UN to US: Don’t divide migrant kids, parents
GENEVA - Agence France-Presse
The United Nations has urged Washington to immediately halt its controversial practice of separating asylum-seeking Central American immigrant children from their parents at the southern border.
The U.N. rights office said it was “deeply concerned” over the “zero tolerance” policy introduced by the administration of U.S. President Donald Trump in a bid to deter illegal immigration.
Spokeswoman Ravina Shamdasani warned on June 5 that the U.S. policy had “led to people caught entering the country irregularly being subjected to criminal prosecution and having their children - including extremely young children - taken away from them as a result.”
She said information received from U.S. civil society groups indicated that several hundred children had been separated from their parents at the border since October, including a one-year-old.
“The U.S. should immediately halt this practice,” she told reporters in Geneva.
“The practice of separating families amounts to arbitrary and unlawful interference in family life, and is a serious violation of the rights of the child,” she said.
“The use of immigration detention and family separation as a deterrent runs counter to human rights standards and principles,” she said. In a tweet, President Trump said “separating families at the Border is the fault of bad legislation passed by the Democrats.”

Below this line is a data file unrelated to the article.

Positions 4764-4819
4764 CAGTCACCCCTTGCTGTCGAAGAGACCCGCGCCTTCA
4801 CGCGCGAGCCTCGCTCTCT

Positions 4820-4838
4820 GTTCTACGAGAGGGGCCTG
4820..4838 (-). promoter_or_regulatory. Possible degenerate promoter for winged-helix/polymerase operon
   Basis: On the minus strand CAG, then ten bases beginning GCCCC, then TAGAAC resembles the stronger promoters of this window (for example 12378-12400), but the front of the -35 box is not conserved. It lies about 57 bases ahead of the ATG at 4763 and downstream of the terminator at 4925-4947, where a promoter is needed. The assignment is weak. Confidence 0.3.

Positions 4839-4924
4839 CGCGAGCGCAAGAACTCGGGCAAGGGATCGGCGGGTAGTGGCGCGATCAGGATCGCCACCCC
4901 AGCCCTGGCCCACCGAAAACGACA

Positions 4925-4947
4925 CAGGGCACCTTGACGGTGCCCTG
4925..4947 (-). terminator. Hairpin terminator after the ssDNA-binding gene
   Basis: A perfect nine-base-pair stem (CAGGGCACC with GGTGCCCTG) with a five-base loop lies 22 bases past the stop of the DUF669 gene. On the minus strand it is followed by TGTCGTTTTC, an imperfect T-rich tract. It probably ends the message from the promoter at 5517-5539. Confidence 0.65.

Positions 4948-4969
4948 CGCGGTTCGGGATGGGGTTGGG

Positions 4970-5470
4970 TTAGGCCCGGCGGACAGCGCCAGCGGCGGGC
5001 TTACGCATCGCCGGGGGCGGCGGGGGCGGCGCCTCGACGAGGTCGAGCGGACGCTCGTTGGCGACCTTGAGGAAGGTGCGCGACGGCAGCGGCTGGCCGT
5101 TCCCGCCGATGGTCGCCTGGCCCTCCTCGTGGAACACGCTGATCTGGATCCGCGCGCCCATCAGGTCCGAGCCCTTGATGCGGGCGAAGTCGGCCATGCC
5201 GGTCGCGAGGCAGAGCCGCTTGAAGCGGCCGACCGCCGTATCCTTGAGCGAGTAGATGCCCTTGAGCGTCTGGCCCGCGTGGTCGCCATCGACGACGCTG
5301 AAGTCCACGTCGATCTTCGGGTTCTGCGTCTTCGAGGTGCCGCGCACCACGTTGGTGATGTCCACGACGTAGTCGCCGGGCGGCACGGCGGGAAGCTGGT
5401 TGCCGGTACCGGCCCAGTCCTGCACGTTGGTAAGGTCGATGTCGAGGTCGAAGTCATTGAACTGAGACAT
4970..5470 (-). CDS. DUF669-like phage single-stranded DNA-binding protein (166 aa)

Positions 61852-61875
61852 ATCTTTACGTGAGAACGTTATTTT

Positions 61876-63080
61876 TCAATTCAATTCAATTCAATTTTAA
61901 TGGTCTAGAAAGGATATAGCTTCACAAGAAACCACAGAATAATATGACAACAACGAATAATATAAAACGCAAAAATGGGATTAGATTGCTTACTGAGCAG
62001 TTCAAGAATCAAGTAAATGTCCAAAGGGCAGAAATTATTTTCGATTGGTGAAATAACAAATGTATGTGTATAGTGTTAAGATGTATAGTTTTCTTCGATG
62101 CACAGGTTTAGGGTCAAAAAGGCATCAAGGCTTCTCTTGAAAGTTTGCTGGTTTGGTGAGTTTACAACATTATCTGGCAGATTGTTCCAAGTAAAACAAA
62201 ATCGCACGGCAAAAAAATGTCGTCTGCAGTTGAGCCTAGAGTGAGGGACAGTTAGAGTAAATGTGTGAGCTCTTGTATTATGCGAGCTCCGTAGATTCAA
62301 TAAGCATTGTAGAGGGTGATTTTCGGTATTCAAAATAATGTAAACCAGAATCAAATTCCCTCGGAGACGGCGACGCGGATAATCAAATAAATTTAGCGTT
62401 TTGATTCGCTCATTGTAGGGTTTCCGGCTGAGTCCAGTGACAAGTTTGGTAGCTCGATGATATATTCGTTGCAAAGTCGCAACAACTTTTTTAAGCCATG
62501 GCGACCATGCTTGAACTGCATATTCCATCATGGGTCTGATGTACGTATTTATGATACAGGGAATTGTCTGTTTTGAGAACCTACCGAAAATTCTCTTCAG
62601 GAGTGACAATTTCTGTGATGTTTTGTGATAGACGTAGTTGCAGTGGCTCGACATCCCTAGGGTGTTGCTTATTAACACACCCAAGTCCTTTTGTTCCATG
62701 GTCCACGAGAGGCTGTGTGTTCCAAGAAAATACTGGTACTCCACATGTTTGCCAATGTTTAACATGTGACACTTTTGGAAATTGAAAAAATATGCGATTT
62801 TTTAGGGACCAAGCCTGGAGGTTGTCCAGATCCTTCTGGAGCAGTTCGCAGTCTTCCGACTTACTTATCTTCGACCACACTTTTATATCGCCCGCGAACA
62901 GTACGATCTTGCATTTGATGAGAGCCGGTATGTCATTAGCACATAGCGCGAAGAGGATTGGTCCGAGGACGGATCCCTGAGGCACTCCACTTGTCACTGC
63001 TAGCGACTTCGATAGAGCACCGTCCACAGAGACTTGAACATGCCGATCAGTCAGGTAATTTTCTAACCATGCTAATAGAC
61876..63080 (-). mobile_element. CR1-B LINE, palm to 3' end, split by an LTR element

“Border security laws should be changed but the Dem[ocrat]s can’t get their act together. Started the Wall,” he added, referring to the building of a fence meant to halt illegal crossings into the U.S. which he made a key campaign pledge.
U.S. Attorney General Jeff Sessions told a conservative U.S. radio show that separating children from their parents was legal and necessary.
“You can’t be giving immunity to people who bring children with them recklessly and improperly and illegally. They should never do that,” he told the Hugh Hewitt Show.
Sessions announced early last month that there would be a zero tolerance policy, with all those without papers crossing into the U.S. charged with illegal entry before they could submit a request for political asylum.
Shamdasani stressed that children’s rights were “generally held in high regard” in the United States, but she lamented that the country was the only one in the world that had not yet ratified the UN Convention on the Rights of the Child.
Despite this, she insisted that Washington was bound by international human rights laws that its current practices were flouting.
“The child’s best interest should always come first, including over migration management objectives or other administrative concerns,” she said.
“It is therefore of great concern that in the U.S., migration control appears to have been prioritized over the effective care and protection of migrant children.”
“Detention is never in the best interests of the child and always constitutes a child rights violation,” she said, calling on Washington to “adopt non-custodial alternatives that allow children to remain with their families.”
The U.S. says the policy aims to stem a surge of poor families mostly from Guatemala, El Salvador and Honduras pouring into the United States.